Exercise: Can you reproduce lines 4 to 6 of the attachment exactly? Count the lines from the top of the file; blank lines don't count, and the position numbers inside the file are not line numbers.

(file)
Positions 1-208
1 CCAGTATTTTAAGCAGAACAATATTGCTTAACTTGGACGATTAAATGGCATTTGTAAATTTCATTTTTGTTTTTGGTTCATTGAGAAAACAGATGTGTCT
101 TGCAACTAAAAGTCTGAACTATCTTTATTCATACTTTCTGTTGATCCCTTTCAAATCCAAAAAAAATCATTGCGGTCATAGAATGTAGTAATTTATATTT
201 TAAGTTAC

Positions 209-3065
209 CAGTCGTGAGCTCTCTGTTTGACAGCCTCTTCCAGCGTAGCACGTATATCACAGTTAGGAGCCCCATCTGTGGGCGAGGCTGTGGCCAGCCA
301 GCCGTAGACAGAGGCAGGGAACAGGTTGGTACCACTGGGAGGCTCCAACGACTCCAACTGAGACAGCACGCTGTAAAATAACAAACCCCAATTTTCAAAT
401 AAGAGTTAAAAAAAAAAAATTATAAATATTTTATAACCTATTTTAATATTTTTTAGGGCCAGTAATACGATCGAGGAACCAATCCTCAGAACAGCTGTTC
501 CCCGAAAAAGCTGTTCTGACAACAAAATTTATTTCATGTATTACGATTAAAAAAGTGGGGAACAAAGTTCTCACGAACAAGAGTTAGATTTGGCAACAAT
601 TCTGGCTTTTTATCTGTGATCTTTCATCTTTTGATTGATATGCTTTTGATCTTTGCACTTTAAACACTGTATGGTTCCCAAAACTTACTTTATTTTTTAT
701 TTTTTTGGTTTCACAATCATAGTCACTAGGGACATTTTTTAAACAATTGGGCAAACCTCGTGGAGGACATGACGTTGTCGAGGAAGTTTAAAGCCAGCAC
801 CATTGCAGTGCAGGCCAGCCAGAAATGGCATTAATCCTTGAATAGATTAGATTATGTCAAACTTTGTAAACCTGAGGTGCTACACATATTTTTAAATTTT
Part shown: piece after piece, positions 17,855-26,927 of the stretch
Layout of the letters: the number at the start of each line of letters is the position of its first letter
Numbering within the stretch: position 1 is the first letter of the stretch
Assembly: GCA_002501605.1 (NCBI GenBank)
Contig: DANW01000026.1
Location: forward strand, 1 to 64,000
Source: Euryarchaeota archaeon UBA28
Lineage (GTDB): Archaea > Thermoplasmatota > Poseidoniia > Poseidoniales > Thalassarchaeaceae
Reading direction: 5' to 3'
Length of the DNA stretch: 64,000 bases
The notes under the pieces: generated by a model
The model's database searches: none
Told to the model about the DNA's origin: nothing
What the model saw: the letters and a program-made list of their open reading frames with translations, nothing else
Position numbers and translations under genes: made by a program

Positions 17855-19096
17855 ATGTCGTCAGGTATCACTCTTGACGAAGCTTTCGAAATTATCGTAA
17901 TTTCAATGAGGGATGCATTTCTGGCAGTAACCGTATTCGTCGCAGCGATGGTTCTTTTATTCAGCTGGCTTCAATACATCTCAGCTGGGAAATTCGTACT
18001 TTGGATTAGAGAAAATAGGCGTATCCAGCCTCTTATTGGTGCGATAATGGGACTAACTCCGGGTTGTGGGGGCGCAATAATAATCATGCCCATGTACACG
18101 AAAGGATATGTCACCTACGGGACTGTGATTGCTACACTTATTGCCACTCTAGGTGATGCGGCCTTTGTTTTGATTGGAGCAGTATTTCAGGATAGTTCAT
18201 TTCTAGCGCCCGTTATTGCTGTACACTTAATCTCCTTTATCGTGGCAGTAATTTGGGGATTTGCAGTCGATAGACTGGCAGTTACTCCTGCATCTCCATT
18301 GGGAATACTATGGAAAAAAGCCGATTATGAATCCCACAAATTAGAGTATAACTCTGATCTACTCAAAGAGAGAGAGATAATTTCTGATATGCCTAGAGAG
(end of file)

201 TAAGTTAC

Positions 209-3065
209 CAGTCGTGAGCTCTCTGTTTGACAGCCTCTTCCAGCGTAGCACGTATATCACAGTTAGGAGCCCCATCTGTGGGCGAGGCTGTGGCCAGCCA